by Terry Heick
Reflection prompts are usually for students so reflection prompts for teachers aren’t something you see every day.
The big idea is simple enough: Reflection leads to growth–well, accurate, well-framed, and intentional reflection can lead to growth. Thus these prompts.
Just as metacognitive prompts help students reflect on the process of learning, the following prompts can help teachers reflect on the full picture of being an educator–many through the lens of hope and gratitude.
5 Ways of Using Reflection Prompts to Discuss Teacher Well-being
1. Group discussion
2. Personal journaling
3. Social media conversations
4. Formal or informal professional development sessions
5. Simple ‘thinking prompts’ for the drive to school or the way home
Here are 30 reflection prompts for teachers to use as reflective tools for growth.
Teaching Through An Attitude Of Gratitude: 30 Prompts For Reflection
1. In your mind, what are the best parts of being a teacher?
2. What is one small delight in the day that you look forward to?
3. What are you most proud of to date in your teaching career?
4. What part of teaching is better than you thought it would be?
5. How have you grown as a person since becoming a teacher?
6. What was the nicest thing a student or colleague has ever done for you?
7. What are your strengths as a teacher? Which are you most grateful for?
8. Share a quote about teaching or quote about learning that has inspired you.
9. What new learning has inspired you in your teaching?
10. Write about a memorable moment in the classroom. What stood out the most and why?
11 What was your mindset when you became a teacher? What is it now? How has it changed and why?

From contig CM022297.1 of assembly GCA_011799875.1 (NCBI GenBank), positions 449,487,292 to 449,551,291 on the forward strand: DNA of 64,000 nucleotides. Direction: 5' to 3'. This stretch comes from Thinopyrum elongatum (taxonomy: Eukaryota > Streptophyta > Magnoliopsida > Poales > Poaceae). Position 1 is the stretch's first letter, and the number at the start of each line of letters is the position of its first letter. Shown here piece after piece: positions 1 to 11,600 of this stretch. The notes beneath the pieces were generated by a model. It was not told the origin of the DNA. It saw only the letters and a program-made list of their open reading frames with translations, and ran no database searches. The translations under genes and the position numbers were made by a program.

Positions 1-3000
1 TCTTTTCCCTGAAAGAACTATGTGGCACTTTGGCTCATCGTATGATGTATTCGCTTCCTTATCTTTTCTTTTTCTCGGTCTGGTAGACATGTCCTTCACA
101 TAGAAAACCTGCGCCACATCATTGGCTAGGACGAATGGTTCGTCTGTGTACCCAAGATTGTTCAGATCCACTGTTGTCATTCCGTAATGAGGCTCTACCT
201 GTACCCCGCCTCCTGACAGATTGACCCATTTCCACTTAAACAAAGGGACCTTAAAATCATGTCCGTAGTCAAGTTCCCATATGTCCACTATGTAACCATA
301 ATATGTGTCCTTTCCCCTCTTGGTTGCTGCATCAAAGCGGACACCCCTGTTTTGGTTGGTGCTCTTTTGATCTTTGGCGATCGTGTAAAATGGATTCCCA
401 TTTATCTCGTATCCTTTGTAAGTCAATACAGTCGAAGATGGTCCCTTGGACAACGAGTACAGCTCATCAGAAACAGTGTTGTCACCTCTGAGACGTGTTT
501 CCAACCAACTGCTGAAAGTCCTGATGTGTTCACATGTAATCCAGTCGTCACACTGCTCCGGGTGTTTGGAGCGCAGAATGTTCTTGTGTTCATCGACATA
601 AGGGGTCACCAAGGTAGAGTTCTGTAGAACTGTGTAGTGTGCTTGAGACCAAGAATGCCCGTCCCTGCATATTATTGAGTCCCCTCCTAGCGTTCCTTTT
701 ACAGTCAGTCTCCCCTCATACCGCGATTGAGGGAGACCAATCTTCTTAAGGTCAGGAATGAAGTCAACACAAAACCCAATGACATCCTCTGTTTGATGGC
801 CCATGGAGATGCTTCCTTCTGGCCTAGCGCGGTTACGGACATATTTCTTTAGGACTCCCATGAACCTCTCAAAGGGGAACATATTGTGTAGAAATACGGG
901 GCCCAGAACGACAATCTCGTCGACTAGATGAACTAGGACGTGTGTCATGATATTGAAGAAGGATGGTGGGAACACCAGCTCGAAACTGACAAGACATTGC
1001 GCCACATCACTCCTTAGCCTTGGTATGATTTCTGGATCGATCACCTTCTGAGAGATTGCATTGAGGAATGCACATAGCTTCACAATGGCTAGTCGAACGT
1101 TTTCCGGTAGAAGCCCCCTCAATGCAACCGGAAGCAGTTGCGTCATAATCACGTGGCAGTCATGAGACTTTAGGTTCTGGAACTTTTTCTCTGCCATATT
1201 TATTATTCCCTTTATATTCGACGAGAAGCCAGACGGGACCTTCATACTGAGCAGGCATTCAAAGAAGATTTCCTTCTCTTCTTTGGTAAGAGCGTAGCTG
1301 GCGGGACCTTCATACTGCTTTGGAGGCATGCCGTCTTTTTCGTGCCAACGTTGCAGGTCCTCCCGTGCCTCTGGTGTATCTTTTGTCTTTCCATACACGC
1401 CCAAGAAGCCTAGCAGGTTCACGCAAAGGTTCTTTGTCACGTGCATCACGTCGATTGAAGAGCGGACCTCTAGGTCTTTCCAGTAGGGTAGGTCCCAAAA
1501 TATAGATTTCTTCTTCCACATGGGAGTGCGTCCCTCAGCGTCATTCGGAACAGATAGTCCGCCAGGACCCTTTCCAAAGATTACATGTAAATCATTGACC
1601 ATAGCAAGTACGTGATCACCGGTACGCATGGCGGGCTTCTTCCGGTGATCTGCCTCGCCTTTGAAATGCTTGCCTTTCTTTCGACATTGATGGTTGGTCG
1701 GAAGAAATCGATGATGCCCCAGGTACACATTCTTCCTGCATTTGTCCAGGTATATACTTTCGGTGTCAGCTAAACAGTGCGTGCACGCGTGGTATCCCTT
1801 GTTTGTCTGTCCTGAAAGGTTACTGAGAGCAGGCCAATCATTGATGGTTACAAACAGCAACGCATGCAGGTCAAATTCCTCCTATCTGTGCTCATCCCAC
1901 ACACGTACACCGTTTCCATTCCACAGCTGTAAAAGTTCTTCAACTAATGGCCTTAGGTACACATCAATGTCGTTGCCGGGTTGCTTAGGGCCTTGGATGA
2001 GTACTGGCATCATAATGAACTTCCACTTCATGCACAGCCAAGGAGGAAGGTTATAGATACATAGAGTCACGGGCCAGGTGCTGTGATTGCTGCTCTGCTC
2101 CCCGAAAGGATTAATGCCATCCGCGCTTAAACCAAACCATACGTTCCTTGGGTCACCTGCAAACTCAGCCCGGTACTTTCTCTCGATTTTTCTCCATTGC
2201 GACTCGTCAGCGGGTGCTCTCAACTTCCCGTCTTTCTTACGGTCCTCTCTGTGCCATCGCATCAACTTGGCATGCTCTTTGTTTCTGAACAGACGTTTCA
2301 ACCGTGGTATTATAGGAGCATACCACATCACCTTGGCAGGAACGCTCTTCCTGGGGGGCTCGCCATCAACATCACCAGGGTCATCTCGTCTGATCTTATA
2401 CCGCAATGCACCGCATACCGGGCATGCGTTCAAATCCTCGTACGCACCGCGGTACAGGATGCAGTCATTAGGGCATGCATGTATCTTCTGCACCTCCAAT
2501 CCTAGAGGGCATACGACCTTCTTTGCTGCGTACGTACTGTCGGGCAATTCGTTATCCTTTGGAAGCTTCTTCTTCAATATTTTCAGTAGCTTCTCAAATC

12. What have you found to be vital to make teaching both sustainable and enjoyable for you?
13. If nothing else, what is one thing you want your students to take from their time with you?
14. What does your support system look like (both in the school building and beyond)?
15. What natural personality traits of yours are most useful for you as an educator?
16. What tech tools do you find the most useful? Why? How have they changed what you do?
17. What is the most powerful aspect of being a connected educator? What are you grateful for?
18. One thing that is different from a year ago that I am grateful for is…
19. In your content area, what’s most important that students know for the next 40 days? 40 months? 40 years?
20. What do you appreciate about your colleagues? How do you support one another?
21. Tell someone you know how grateful you are for the work they do. How did that conversation go?
22. What advice would you give would-be teachers? First-year teachers? To yourself as a first-year teacher?
23. What’s the best part of teaching? What ‘part’ do you dislike that maybe isn’t as bad as you see it as?
24. What traditions exist in your school or local community that you are most grateful for?
25. What are your dreams for education in the future? What role do you hope to play in that future?
26. What pedagogical practice (or ‘part’ of teaching) would you like to let go of? That no longer serves you or could be better done in other ways?
27. What’s the most important ‘thing’ you’ve ever done as a teacher? What makes it the most important thing?
28. If you could bottle up the perfect day as a teacher, what would it look like?
29. Talk about one thing you used to ‘want’ as a teacher that you now see as less important?
30. Within your teaching, what can you automate? Delegate? Priortize? De-prioritize? Rethink? Improve?
Name a book about teaching that you are thankful to have read and how it has inspired you to be better at what you do.
Talk about one opportunity as an education professional that you are grateful in hindsight for having passed you by.
We all know someone who inspires us to be better. Share that person and explain how they inspire you and why you feel so strongly about them.
Practice an act of kindness this week and blog about your experience.